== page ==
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How To Win A Pub Quiz Mini International Tour. Stop four: Dunedin

The final stop of my mini international tour was Dunedin.

I liked Dunedin last time I was there. Back then, it was a welcome escape from what turned out to be an awful stay in Queenstown.

Dunedin wasn’t quite how I remembered it. I don’t know if there’s been a lot of investment in it or that my perceptions of things in 2007 were skewed by alcohol and fatigue. Anyway, I liked Dunedin then and still like it.

Shortly after I arrived in my hotel, I had an email from the Otago Daily Times requesting an interview. As I don’t have a Kiwi sim card, a phone interview wasn’t feasible. So we did a Q&A over email.

Later on, a photographer was sent out to take a picture of me. I don’t think this has happened since I was in the birthday listings in the Stroud News and Journal when I was eight or nine years old. I’m more familiar with the other side of things.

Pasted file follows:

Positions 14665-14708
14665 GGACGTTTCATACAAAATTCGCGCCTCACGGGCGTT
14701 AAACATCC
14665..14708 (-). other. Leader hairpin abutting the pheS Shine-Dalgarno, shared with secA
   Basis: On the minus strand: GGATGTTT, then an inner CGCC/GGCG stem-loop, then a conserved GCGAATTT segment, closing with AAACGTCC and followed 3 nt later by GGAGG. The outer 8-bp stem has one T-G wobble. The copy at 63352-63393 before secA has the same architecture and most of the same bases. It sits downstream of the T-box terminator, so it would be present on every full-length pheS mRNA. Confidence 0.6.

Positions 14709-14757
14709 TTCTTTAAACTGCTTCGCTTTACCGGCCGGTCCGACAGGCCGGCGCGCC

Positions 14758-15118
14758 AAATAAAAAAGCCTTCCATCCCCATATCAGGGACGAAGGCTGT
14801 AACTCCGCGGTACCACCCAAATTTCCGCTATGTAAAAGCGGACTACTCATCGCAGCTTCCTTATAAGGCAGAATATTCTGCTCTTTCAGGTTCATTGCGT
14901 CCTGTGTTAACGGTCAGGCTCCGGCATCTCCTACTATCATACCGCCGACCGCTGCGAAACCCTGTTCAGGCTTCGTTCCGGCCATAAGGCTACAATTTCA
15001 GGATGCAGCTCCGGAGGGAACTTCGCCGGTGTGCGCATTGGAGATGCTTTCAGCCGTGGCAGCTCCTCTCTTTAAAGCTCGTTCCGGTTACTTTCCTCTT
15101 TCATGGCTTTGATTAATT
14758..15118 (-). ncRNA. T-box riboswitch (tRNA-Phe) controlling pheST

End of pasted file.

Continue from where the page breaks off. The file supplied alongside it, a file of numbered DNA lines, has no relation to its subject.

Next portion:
The photographer even had a company car. I was amazed, as company cars were unheard of for reporters and photographers in my time at the local paper.

Onto the shows, ticket sales had been much quieter than I’m used to. On many occasions over the last couple of months, I would receive a daily automated ticket sales email to tell me I had not sold any tickets on that day.

I later learned that this is largely because people in Dunedin don’t really buy tickets for anything, which does explain a lot.

Fortunately, sales did pick up. In a 50 seater room, I had around 40 for the first show, which was pretty good going. It was also another lively one. I do love Kiwi crowds.

A few things went wrong, mainly the facts bell refusing to cooperate on several occassions. But it didn’t spoil the show and also got a few more laughs along the way.

For the second show, there wasn’t enough room for everyone who wanted to see it. If only they’d come on the previous day.

So, half an hour after the triumphant end to what was meant to be my final show, I did another performance due to overwhelming demand.

However, the extra show ended up being in front of nine people. It felt a bit anticlimactic after the previous show. Still, they paid to see it and more money helps reduce travel costs further.

And that brought an end to my NZ shows for this year.

This morning, I got a bus to Queenstown at 8.30am. Unlike in 2007, the bus wasn’t full of public school-educated 18 year olds. I am grateful for this.

I’m here for two nights, specifically to do the Nevis bungy/bungee before I fly home.

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